Drought- and salt-tolerant plants result from overexpression of the AVP1 H+-pump

Roberto A. Gaxiola, Jisheng Li, Soledad Undurraga, Lien M. Dang, Gethyn J. Allen, Seth L. Alper, Gerald R. Fink

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Abstract

Transgenic plants overexpressing the vacuolar H+-pyrophos. phatase are much more resistant to high concentrations of NaCl and to water deprivation than the isogenic wild-type strains. These transgenic plants accumulate more Na+ and K+ in their leaf tissue than the wild type. Moreover, direct measurements on isolated vacuolar membrane vesicles derived from the AVP1 transgenic plants and from wild type demonstrate that the vesicles from the transgenic plants have enhanced cation uptake. The phenotypes of the AVP1 transgenic plants suggest that increasing the vacuolar proton gradient results in increased solute accumulation and water retention. Presumably, sequestration of cations in the vacuole reduces their toxic effects. Genetically engineered drought- and salt-tolerant plants could provide an avenue to the reclamation of farmlands lost to agriculture because of salinity and a lack of rainfall.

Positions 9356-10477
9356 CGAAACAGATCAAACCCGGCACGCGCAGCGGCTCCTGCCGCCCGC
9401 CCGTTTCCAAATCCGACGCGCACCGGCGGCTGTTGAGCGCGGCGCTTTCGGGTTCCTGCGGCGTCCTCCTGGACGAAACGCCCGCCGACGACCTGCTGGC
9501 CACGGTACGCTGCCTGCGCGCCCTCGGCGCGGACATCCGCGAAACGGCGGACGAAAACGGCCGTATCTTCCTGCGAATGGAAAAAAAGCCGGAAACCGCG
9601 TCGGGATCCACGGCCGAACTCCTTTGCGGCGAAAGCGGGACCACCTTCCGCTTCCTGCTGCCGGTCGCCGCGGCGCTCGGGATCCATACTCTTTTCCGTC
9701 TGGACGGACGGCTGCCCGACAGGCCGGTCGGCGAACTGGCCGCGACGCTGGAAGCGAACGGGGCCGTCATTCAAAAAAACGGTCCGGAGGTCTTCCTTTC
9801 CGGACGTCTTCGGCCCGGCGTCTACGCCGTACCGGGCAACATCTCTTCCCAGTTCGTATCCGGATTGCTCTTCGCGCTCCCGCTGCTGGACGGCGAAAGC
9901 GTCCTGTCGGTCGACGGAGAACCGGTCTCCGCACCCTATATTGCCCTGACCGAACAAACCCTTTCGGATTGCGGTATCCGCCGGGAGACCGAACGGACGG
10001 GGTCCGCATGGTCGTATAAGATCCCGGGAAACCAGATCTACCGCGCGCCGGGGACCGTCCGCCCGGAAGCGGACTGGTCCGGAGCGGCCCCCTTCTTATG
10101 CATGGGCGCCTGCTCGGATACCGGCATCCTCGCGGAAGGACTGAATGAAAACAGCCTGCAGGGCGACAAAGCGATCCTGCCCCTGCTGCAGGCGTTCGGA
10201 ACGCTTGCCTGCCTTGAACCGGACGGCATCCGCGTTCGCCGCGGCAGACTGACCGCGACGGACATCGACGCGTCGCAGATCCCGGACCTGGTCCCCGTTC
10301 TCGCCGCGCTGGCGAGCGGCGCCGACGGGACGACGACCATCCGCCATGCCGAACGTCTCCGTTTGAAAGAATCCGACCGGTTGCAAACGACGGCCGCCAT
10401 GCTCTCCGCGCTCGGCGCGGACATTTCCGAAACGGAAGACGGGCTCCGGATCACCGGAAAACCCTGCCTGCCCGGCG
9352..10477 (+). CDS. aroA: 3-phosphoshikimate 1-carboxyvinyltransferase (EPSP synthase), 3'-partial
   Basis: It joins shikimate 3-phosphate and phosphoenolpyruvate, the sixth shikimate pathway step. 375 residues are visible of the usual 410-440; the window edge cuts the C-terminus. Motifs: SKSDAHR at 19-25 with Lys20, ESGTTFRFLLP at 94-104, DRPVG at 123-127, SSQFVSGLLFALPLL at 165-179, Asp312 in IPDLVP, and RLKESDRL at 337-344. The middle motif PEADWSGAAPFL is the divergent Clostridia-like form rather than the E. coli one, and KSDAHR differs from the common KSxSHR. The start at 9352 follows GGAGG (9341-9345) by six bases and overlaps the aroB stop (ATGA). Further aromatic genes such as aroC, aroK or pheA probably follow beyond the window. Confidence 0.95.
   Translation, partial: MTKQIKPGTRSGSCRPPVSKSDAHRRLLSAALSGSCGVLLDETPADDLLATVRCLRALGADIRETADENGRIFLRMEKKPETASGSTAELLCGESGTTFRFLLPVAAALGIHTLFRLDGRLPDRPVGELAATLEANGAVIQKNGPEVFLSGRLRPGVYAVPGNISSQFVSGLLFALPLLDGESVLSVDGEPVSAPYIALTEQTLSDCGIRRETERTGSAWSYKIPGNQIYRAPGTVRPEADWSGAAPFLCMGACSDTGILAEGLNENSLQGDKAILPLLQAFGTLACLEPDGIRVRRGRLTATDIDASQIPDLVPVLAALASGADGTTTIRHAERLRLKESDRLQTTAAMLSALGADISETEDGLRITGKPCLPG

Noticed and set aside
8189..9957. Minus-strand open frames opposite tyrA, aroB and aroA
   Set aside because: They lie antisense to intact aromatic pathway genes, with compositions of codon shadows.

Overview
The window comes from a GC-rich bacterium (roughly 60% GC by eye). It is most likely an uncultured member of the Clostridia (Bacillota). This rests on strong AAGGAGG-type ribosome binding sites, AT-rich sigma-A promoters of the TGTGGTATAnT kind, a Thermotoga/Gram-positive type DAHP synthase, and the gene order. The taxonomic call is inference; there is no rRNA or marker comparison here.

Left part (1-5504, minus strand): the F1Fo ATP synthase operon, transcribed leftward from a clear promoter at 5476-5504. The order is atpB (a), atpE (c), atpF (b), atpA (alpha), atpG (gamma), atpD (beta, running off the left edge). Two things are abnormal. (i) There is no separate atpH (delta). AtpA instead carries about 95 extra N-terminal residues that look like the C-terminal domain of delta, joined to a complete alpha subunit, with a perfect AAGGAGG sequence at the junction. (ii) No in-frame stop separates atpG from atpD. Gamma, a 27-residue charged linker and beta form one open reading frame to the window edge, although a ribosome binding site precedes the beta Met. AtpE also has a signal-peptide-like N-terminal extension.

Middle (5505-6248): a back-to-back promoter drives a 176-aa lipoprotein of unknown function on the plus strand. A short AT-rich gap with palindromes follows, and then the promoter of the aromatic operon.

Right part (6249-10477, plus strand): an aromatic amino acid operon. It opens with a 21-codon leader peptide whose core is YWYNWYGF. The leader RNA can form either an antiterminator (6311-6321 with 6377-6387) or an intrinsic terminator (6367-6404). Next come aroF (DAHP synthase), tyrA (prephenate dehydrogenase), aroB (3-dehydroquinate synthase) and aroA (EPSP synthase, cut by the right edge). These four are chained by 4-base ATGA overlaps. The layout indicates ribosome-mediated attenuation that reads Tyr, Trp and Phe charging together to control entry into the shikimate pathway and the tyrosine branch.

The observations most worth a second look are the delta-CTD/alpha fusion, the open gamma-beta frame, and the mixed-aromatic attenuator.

Original languageEnglish (US)
Pages (from-to)11444-11449
Number of pages6
JournalProceedings of the National Academy of Sciences of the United States of America
Volume98
Issue number20
DOIs
StatePublished - Sep 25 2001

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